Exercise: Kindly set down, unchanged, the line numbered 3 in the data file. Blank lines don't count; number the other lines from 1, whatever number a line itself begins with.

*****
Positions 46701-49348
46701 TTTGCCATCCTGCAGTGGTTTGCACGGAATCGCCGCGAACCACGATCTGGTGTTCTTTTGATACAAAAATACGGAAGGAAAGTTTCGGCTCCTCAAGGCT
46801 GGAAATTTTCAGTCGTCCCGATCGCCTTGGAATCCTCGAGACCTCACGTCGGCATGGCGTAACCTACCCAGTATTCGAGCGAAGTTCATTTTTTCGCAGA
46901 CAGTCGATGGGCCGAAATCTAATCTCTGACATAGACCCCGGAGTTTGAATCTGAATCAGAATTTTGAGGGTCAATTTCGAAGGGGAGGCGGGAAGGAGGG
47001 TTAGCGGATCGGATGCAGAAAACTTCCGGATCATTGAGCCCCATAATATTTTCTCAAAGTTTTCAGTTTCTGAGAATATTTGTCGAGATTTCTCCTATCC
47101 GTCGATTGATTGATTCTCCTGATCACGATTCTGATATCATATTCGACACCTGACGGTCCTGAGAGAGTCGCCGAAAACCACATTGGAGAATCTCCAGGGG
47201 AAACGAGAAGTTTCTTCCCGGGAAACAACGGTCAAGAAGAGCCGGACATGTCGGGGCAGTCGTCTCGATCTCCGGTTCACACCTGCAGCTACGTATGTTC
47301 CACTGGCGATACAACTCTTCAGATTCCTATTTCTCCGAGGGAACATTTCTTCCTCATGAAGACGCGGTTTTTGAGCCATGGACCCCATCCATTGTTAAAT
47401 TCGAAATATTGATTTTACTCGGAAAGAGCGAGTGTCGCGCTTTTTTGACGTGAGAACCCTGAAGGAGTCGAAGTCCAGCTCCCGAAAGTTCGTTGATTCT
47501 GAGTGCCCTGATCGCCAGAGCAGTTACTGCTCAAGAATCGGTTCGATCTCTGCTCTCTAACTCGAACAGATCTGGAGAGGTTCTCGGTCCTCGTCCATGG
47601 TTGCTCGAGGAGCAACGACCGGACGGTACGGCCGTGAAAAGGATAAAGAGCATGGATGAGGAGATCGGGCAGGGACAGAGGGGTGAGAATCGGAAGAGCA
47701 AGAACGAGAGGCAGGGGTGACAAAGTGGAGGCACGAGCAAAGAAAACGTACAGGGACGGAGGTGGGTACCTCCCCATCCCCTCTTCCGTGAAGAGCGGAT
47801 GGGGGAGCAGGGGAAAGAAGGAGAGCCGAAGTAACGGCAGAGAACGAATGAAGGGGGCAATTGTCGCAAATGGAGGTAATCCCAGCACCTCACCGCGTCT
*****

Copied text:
46801 GGAAATTTTCAGTCGTCCCGATCGCCTTGGAATCCTCGAGACCTCACGTCGGCATGGCGTAACCTACCCAGTATTCGAGCGAAGTTCATTTTTTCGCAGA